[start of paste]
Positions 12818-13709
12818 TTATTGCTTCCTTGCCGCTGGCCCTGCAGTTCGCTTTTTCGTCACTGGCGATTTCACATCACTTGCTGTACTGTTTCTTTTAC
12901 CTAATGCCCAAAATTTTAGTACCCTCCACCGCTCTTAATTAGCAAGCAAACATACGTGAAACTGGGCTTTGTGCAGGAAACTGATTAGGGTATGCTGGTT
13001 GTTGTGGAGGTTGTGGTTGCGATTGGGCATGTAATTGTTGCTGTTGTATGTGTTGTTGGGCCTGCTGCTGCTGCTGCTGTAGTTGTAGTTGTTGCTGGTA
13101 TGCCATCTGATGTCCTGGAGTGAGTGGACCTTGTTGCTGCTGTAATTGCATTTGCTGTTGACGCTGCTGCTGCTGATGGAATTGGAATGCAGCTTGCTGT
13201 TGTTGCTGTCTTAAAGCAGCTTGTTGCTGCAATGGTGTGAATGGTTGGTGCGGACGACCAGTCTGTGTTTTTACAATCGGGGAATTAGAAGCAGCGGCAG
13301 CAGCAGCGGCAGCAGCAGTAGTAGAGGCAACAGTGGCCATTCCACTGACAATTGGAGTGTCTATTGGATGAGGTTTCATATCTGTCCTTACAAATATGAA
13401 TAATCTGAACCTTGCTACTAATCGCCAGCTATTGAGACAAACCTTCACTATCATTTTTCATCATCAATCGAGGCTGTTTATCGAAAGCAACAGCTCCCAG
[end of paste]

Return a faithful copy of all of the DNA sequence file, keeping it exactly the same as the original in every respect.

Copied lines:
Positions 12818-13709
12818 TTATTGCTTCCTTGCCGCTGGCCCTGCAGTTCGCTTTTTCGTCACTGGCGATTTCACATCACTTGCTGTACTGTTTCTTTTAC
12901 CTAATGCCCAAAATTTTAGTACCCTCCACCGCTCTTAATTAGCAAGCAAACATACGTGAAACTGGGCTTTGTGCAGGAAACTGATTAGGGTATGCTGGTT
13001 GTTGTGGAGGTTGTGGTTGCGATTGGGCATGTAATTGTTGCTGTTGTATGTGTTGTTGGGCCTGCTGCTGCTGCTGCTGTAGTTGTAGTTGTTGCTGGTA
13101 TGCCATCTGATGTCCTGGAGTGAGTGGACCTTGTTGCTGCTGTAATTGCATTTGCTGTTGACGCTGCTGCTGCTGATGGAATTGGAATGCAGCTTGCTGT
13201 TGTTGCTGTCTTAAAGCAGCTTGTTGCTGCAATGGTGTGAATGGTTGGTGCGGACGACCAGTCTGTGTTTTTACAATCGGGGAATTAGAAGCAGCGGCAG
13301 CAGCAGCGGCAGCAGCAGTAGTAGAGGCAACAGTGGCCATTCCACTGACAATTGGAGTGTCTATTGGATGAGGTTTCATATCTGTCCTTACAAATATGAA
13401 TAATCTGAACCTTGCTACTAATCGCCAGCTATTGAGACAAACCTTCACTATCATTTTTCATCATCAATCGAGGCTGTTTATCGAAAGCAACAGCTCCCAG